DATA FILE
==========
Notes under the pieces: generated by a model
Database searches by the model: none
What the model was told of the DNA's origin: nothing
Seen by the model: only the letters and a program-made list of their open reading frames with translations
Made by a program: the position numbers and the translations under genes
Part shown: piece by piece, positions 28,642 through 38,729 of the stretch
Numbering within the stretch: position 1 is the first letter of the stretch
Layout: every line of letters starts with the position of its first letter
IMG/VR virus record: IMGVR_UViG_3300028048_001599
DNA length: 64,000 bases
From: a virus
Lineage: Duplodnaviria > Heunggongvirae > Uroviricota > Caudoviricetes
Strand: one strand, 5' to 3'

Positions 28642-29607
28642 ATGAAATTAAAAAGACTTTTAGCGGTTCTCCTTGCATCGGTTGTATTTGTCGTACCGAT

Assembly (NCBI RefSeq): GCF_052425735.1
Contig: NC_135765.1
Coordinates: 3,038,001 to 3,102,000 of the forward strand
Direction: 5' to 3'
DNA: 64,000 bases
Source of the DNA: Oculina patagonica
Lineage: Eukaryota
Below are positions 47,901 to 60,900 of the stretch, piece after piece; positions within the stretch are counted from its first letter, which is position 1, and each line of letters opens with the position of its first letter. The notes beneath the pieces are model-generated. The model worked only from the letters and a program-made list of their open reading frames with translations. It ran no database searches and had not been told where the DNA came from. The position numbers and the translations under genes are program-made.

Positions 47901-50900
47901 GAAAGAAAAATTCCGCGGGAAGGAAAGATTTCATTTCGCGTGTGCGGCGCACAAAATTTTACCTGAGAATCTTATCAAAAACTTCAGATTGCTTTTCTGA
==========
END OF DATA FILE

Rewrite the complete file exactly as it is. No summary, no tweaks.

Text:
Notes under the pieces: generated by a model
Database searches by the model: none
What the model was told of the DNA's origin: nothing
Seen by the model: only the letters and a program-made list of their open reading frames with translations
Made by a program: the position numbers and the translations under genes
Part shown: piece by piece, positions 28,642 through 38,729 of the stretch
Numbering within the stretch: position 1 is the first letter of the stretch
Layout: every line of letters starts with the position of its first letter
IMG/VR virus record: IMGVR_UViG_3300028048_001599
DNA length: 64,000 bases
From: a virus
Lineage: Duplodnaviria > Heunggongvirae > Uroviricota > Caudoviricetes
Strand: one strand, 5' to 3'

Positions 28642-29607
28642 ATGAAATTAAAAAGACTTTTAGCGGTTCTCCTTGCATCGGTTGTATTTGTCGTACCGAT

Assembly (NCBI RefSeq): GCF_052425735.1
Contig: NC_135765.1
Coordinates: 3,038,001 to 3,102,000 of the forward strand
Direction: 5' to 3'
DNA: 64,000 bases
Source of the DNA: Oculina patagonica
Lineage: Eukaryota
Below are positions 47,901 to 60,900 of the stretch, piece after piece; positions within the stretch are counted from its first letter, which is position 1, and each line of letters opens with the position of its first letter. The notes beneath the pieces are model-generated. The model worked only from the letters and a program-made list of their open reading frames with translations. It ran no database searches and had not been told where the DNA came from. The position numbers and the translations under genes are program-made.

Positions 47901-50900
47901 GAAAGAAAAATTCCGCGGGAAGGAAAGATTTCATTTCGCGTGTGCGGCGCACAAAATTTTACCTGAGAATCTTATCAAAAACTTCAGATTGCTTTTCTGA